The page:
Since the early 1990s, banks have promoted the corporate purchasing card (p-card) as a convenient and cost-effective way for businesses to pay for low-cost goods and services. On paper, the strategy seems simple: Save time by letting employees use p-cards to buy necessities without running the purchasing department gauntlet. And, along the way, save money by eliminating paper requisitions, purchase orders and invoices for thousands of minor transactions. How much of this bounty can p-card users expect to realize? A new survey provides some answers and brings the current state of p-card affairs into sharp focus.
In fact, companies in a wide range of industries have incorporated p-card use into their financial operations and reaped the benefits. But while initial projections indicated p-card spending could top $300 billion per year, banks now acknowledge that only $15 billion to $25 billion of the projected market has materialized. And recently, some organizations said their p-card programs delivered only a fraction of the savings card issuers promised. The solution to this problem, according to recent research, lies in changing a company’s culture and in its management’s willingness to loosen controls for the sake of improved efficiency and reduced expenses.
In order to assess the impact of p-card use on business efficiency, the AICPA Center for Excellence in Financial Management funded a survey of companies who use the cards. The survey examined their experience and identified best practices for p-card use.
The survey’s key findings were as follows:
When They Work, They Work Well
Survey results offered proof p-card programs can be effective. According to the companies that responded, the average cost per p-card transaction was only $15, while it cost $91 to pay for an item using traditional methods. Also, p-cards cut order fulfillment time, ordinarily 9.1 days, down to zero.
To gain insight into why some companies shifted millions of dollars in spending to the p-card and others only thousands, the survey compared large companies with similar sales revenues that had p-card programs in place for the same length of time. The large corporations were divided into two groups: (1) a high-spending group consisting of 26 companies with monthly p-card spending of $1 million or more and (2) a low-spending group consisting of 30 companies with spending of less than $1 million per month.
On average, high-spending companies had almost 80% more employees than low-spending companies. So, the greater number of p-card transactions by high-spending companies appears to be partly due to larger workforces. However, the 1.8-fold difference in the number of employees is eclipsed by the fact that high-spending companies reported 5.6 times as many cardholders, 6.6 times as many cards, nearly 3 times the percentage of employees in possession of a p-card and 9.2 times as much in p-card charges per month as their low-spending counterparts.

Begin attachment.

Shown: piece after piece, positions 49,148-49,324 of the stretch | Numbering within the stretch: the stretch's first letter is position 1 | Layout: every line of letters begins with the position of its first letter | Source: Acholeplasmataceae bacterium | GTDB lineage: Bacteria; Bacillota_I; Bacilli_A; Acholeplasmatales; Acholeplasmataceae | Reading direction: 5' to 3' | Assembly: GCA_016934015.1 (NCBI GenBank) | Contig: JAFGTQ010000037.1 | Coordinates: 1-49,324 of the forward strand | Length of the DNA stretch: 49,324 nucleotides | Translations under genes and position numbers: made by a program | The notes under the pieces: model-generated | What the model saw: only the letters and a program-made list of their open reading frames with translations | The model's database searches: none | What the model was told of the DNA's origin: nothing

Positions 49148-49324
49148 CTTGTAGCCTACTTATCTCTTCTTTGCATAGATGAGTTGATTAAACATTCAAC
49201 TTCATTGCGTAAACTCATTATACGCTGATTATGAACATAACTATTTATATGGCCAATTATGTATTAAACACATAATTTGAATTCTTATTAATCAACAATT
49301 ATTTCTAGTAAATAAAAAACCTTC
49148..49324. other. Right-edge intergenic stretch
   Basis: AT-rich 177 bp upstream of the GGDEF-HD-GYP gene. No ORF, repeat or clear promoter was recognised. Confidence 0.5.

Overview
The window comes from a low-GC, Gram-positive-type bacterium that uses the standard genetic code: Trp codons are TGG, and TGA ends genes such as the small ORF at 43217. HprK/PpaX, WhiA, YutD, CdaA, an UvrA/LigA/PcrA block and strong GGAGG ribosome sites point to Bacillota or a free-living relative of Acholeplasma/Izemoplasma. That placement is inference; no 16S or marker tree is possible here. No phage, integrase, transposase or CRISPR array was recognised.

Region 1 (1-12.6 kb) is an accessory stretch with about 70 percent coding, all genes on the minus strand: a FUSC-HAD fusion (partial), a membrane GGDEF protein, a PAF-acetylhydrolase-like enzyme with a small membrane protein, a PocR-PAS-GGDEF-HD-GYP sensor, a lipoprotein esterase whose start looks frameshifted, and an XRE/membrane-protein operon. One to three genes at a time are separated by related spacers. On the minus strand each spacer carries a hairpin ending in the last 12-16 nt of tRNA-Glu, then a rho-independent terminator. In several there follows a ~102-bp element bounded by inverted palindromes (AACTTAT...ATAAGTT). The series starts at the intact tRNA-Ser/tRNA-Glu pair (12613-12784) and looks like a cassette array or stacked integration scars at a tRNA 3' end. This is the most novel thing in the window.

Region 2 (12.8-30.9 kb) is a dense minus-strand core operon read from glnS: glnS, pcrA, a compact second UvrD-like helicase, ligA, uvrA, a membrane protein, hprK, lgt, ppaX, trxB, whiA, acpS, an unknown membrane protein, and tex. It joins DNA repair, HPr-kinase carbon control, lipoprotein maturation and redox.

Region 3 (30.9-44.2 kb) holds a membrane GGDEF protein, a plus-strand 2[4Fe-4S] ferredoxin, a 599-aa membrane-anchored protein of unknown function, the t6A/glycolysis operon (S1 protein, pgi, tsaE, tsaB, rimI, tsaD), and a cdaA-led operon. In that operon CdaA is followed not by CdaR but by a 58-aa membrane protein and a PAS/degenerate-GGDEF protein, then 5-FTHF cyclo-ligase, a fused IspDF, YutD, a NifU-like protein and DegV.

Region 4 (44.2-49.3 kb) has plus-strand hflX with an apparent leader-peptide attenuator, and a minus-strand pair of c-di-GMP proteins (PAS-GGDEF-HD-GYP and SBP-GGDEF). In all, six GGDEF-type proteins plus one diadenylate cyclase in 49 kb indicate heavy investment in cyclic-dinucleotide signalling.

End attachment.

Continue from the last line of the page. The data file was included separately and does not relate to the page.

Further, employees in high-spending companies used the card more often than their low-spending counterparts (5.3 vs. 3.8 transactions per month) and had a significantly smaller percentage of inactive cards (28% vs. 44%). High-spending companies, therefore, were able to reduce staff by an average of 18.2 employees, or one clerk for every 10,312 invoices shifted to the p-card. Low-spending companies, by contrast, had smaller staff reductions—averaging only 2.7 employees per company.
Yet, as an indication of how much more extensively p-cards could penetrate the corporate market, the survey found that even high-spending companies used them to pay for only 25% of their purchases under $2,000.
Getting Past Obstacles to Success
Asked why their programs weren’t growing, companies with low p-card spending cited senior managers’ concern that the programs would weaken essential cost controls. But Ren Urbina, an accounts payable manager at Lucent Technology, had perhaps the best advice for companies whose p-card programs have not met expectations: “You have to fight the impulse to over-control,” she said. “The first step is to ensure appropriate monitoring and control activities, but avoid introducing onerous procedures that defeat the program’s purpose.”
The survey found companies can improve their programs by
Ruth Bradshaw, who administers Nationwide Insurance’s p-card program, attributed its success to advocacy from the corner office, plus adequate staffing. “We have senior management’s support and a full-time person dedicated to making the process work,” she said. “At a lot of other companies, it’s only part of someone’s job.”
Lucent’s Urbina told of a similar strategy, including sponsorship by the company’s CFO. “We also appointed a project lead, partnered with the purchasing department and set aggressive targets. Then, we let the fun begin,” she said.
Looking to the Future
Jeff Tubbs, vice-president in charge of p-card programs at Wells Fargo, one of the card issuers whose customers were surveyed, is so confident p-cards will fulfill their potential that he’s predicting similar programs will be instituted in other paper-intensive areas of corporate accounting and purchasing. “The same process that attracted companies to p-cards is now being used to analyze the travel and expense reporting process, causing growing interest in a ‘one-card’ solution,” he said.
Richard J. Palmer, CPA, PhD, CMA, a professor in the Department of Accounting, Management and Information Systems at the University of Tennessee at Martin, created the survey. He can be reached at firstname.lastname@example.org .